Scientists may have discovered the smallest black hole ever discovered, according to a study published in the journal Science. This is made possible by a new technique that combines multiple datasets. The researchers believe that the black hole is about 3.3 times more massive than the Sun and is located in the J05215658 binary system, which is located about 10,000 light-years from the outer edge of the Milky Way disk. While more research is needed to confirm the black hole's low mass, there is a possibility that the object is part of a mysterious class of small black holes. These objects have not been discovered in the past, as no one understood exactly how to look for them.
Could small black holes exist?
Most of the observed black holes are about 5-15 times more massive than the Sun, but this does not mean that all black holes in the Universe are of this size. This is partly because massive and supermassive black holes are much easier to detect. When such objects revolve around stars in binary systems, they attract material from their satellites. This accretion process emits X-rays that can be observed with telescopes.
Small black holes that are only two to five times more massive than the Sun, provided they exist, do not appear to produce this X-ray signature, making these objects invisible to scientists. When a star goes supernova, the subsequent evolution of the star is determined by its mass. Small stars become neutron stars, the densest objects in the universe, while large stars collapse into black holes. However, researchers cannot yet say how massive a star must be to become a black hole. It is possible that there is an intermediate process in which the star temporarily becomes a neutron star and then evolves into a black hole.
The most mysterious objects in the universe may turn out to be portals to other universes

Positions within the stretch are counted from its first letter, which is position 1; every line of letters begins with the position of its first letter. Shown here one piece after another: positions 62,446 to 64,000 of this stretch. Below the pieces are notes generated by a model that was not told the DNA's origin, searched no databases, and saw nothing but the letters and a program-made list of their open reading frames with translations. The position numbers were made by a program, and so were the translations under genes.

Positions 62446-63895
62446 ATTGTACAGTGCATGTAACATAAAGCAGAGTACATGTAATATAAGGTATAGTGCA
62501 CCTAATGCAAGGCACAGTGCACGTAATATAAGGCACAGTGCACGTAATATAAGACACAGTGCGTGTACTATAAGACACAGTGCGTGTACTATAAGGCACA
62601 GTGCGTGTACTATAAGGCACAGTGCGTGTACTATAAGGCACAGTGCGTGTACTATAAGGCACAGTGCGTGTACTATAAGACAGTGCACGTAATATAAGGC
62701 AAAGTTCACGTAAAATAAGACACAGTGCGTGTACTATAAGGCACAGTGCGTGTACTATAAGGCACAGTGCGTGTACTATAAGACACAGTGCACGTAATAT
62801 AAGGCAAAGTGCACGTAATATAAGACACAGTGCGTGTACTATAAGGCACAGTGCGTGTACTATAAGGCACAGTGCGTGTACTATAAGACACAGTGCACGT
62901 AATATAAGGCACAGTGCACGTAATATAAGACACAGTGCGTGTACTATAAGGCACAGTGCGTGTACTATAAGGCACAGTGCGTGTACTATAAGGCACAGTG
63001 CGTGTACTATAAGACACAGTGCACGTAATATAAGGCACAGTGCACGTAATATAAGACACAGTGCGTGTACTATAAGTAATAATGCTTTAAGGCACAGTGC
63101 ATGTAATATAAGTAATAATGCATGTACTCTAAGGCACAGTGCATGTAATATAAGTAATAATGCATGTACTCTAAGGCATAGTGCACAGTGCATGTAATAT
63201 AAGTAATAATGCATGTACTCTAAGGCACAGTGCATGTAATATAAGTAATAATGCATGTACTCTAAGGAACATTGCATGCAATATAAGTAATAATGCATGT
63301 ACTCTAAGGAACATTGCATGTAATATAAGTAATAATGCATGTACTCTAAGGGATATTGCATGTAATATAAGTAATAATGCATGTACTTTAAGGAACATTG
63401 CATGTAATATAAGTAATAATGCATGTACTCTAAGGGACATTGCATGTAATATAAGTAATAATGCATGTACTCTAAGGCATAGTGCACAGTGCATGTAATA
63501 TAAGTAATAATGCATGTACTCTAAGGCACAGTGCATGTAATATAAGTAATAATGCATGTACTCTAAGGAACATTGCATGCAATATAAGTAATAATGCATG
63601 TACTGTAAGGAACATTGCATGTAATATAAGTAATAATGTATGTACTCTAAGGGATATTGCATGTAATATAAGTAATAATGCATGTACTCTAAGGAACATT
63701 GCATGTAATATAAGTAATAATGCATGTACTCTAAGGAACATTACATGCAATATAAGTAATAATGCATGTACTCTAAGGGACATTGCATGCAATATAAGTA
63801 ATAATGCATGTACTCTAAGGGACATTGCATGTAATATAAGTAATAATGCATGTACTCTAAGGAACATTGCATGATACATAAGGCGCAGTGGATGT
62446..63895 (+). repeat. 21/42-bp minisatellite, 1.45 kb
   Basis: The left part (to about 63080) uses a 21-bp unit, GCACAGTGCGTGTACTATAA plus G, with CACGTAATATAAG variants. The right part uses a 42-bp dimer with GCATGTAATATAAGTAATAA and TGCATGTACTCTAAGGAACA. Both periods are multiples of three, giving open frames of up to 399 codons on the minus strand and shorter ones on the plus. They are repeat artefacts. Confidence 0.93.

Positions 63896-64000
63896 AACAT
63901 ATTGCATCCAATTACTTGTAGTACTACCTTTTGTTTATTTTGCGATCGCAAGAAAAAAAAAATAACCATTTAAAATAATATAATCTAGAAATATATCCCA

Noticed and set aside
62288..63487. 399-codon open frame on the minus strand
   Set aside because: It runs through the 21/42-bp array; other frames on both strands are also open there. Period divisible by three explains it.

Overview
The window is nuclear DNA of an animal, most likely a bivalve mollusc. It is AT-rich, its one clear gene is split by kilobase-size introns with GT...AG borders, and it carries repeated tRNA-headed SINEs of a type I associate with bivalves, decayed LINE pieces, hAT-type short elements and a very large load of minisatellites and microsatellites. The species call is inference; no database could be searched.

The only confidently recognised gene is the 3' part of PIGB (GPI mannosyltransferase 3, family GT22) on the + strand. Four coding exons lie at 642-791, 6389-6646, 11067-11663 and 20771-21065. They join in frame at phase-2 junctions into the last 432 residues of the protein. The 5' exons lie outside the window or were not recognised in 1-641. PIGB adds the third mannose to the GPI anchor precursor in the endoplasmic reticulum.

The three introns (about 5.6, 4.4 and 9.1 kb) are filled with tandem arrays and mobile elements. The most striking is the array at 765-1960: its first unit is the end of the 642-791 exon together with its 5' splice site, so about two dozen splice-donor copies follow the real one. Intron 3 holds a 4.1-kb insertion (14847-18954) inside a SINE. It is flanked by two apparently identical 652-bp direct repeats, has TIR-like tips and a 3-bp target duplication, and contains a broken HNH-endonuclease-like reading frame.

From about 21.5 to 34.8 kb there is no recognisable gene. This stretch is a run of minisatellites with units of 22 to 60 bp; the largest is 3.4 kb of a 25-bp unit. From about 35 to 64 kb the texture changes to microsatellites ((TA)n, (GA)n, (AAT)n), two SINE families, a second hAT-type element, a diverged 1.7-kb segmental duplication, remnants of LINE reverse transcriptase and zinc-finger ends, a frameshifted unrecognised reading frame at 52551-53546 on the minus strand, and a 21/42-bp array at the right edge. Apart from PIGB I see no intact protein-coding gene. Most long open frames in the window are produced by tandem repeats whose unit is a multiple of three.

Scientists wanted to find out if there is anything in common between the most massive neutron stars known to date (whose mass is about 2.1 times the mass of the Sun) and the least massive black holes, the mass of which does not exceed five solar masses.
To fill this gap, the research team has screened observations of about 100,000 stars in the Milky Way using the Apache Point Observatory Galactic Evolution Experiment (APOGEE). Scientists have looked for signs of stars in binary systems with black holes in much the same way that some exoplanet researchers search for worlds around other stars. By observing how stars affect gravity from nearby objects, the team narrowed the search down to a few hundred candidates who may have satellites. The researchers then used data from the automated supernova survey (ASAS-SN) to further search for the desired system. As a result, by combining the two datasets, the scientists found the very star. As writes the edition of Vice, the new method proved to be incredibly effective in finding previously invisible objects.
Figure illustrating the mass gap between neutron stars and black holes
Despite the fact that according to the most probable estimates, the mass is equal to 3.3 times the mass of the Sun, the researchers do not exclude that the object J05215658 could potentially turn out to be about five times more massive than the Sun. Previously, several other black holes were discovered, the mass of which researchers still argue about, so at the moment it is not safe to say that the new object is the smallest of all black holes known today. However, the very suggestion that the most mysterious objects in the universe might be even more mysterious should probably not surprise us.